WWe are approaching an anniversary as significant as any in the history of video games. Next month, September 29 to be precise, the original PlayStation turns 25. The first console to sell over 100 million units, a feat it achieved nine years after its launch, Sony’s baby influence on video games has been seismic since its birth in 1995.
Truth be told, the machine was originally launched in Japan on December 3, 1994. The upcoming anniversary relates to when the units were made available in Europe, although the name – spelled in two words – has since been launched. 1986. The ‘Play Station’ was the name given to a collaboration between Sony and Nintendo to create a CD player for the latter’s Famicom / SNES. When Nintendo canceled the project, Sony began to play around with the idea of its own console. After all, he already had a name …
The split between Sony and Nintendo was messy. The result of this collaboration was to be announced at the Consumer Electronics Show in 1991. Unbeknownst to Sony, pioneer Nintendo president Hiroshi Yamauchi had reviewed the contract the two companies had drawn up in 1988 and was appalled at the degree. control granted to Sony. In May 1991, CES turned around, after which Nintendo president Howard Lincoln took the stage and brazenly announced that his company was going to partner with Dutch company Phillips. Lincoln and Nintendo of America founder Minoru Arakawa had previously traveled to Holland to strike a deal.
Breathless, Sony sought to ally with another Japanese entertainment giant: SEGA. Then CEO Tom Kalinske even pitched a proposal to his company’s board, only to get a quick laugh out of the room. “[They said] that’s a stupid idea, ”Kalinske revealed decades later. “Sony doesn’t know how to make hardware. They also don’t know how to create software. Why would we want to do this? Nintendo later took legal action against Sony alleging breach of contract, claiming that the name “Play Station” was its own creation.
In 1992, the two companies called for a ceasefire, with Nintendo agreeing to Sony’s development of its own console, on condition that its machine included a port for consumers to play SNES cartridges. A year later, the port was gone, as was any involvement with Nintendo and the spacing between “Play” and “Station”. Sony later toyed with the name PSX for a while, after the “ PlayStation ” received derision when it was placed in front of a series of discussion groups. But in the end, the original name stuck, although the word “Sony” rarely appears in marketing. It was said that senior management was concerned that the machine would be seen as a toy and negatively impact the brand.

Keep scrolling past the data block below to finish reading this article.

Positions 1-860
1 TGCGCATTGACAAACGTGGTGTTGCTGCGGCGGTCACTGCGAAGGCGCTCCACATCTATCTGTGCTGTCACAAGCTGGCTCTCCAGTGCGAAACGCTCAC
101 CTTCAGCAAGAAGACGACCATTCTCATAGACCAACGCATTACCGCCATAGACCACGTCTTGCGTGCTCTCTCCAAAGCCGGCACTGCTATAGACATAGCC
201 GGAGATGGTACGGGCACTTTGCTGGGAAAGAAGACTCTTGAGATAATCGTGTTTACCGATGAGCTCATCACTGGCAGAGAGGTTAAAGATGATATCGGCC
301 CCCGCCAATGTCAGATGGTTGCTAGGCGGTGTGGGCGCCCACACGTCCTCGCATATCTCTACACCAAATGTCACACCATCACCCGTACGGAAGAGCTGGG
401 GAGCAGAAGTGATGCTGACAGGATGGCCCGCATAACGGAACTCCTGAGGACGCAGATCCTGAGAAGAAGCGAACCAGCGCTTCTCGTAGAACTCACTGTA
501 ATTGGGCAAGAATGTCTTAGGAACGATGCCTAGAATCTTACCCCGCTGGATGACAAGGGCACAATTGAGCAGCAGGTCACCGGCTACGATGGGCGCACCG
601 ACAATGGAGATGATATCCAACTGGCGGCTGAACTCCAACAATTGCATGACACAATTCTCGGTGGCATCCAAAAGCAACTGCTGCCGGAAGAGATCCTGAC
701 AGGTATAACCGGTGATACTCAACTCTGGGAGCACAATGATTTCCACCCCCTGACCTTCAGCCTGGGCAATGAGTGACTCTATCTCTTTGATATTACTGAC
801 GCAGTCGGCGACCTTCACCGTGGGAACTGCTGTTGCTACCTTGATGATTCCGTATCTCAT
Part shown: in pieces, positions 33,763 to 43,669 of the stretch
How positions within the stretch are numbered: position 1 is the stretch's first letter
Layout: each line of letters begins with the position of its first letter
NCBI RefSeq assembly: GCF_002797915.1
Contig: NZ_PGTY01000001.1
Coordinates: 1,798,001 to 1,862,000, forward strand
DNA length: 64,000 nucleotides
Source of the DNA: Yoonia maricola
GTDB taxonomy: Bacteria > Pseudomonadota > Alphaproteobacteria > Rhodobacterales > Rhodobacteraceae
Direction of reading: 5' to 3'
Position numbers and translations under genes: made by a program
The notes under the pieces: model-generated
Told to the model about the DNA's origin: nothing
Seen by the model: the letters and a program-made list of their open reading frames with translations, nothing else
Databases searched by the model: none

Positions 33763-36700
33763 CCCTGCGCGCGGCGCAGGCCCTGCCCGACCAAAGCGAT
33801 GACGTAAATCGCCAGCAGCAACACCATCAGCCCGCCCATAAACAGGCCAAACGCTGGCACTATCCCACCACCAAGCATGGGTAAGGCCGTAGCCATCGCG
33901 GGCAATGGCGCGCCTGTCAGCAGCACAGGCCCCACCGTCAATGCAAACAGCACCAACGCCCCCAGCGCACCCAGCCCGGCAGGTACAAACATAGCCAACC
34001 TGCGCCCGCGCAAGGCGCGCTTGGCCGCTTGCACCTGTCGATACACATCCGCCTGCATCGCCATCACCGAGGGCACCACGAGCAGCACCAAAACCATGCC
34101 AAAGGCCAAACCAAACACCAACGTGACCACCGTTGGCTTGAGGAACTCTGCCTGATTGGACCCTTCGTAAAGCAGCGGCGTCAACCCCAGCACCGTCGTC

With no experience in game development, Sony purchased Liverpool-based studio Psygnosis, a name – and the resulting owl logo – instantly familiar to owners of a Commodore Amiga or Atari ST. the Lemmings creators were renamed Sony Interactive Entertainment and worked on the development of a series of launch titles, the best of which was Annihilate (stylized ‘wipEout’), a futuristic racer with a soundtrack that boldly declared that Sony’s machine was not a toy.
I was 15 when my parents bought me the machine for Christmas in 1995. I was to share it with my younger brother, but a few years later I took it and a copy of both. resident Evil and resident Evil 2 in college where I got very few qualifications, thanks to spending most of my time shooting zombies in the head.
But I was not alone, the PS One was a dazzling and revolutionary success. If I find myself at a party at 3 a.m., chances are there will be Tekken tournament taking place in front of the TV. It looked good there, it was a stylish kit. Ads for the PlayStation would run in magazines like Charge and FHM. It was a console for gamers who had gone beyond the idea of “computer games”.
The impact of Grave robber, released in 1996 and a game synonymous with Sony’s first machine, should not be underestimated. Lara Croft, the protagonist of the game was featured on the cover of The face and the above Charge, a feat that Mario and Sonic have never failed to achieve. An icon as a key to the strange period of the late 1990s known as “ Cool Britannia, ” Lara was key to ushering in a sea change in the way the game was viewed. As ubiquitous as video games are today, there was once a certain trepidation in telling the world that you loved playing games. It was something that kids or losers did. But not after PlayStation. And never again.
I still have my original PlayStation somewhere. I never start it, it’s right there under the TV next to my PS4, Xbox One, and Switch, a relic curled up in the shadow of technological might. But I keep it there because it makes me smile. Because we have shared so many good times together.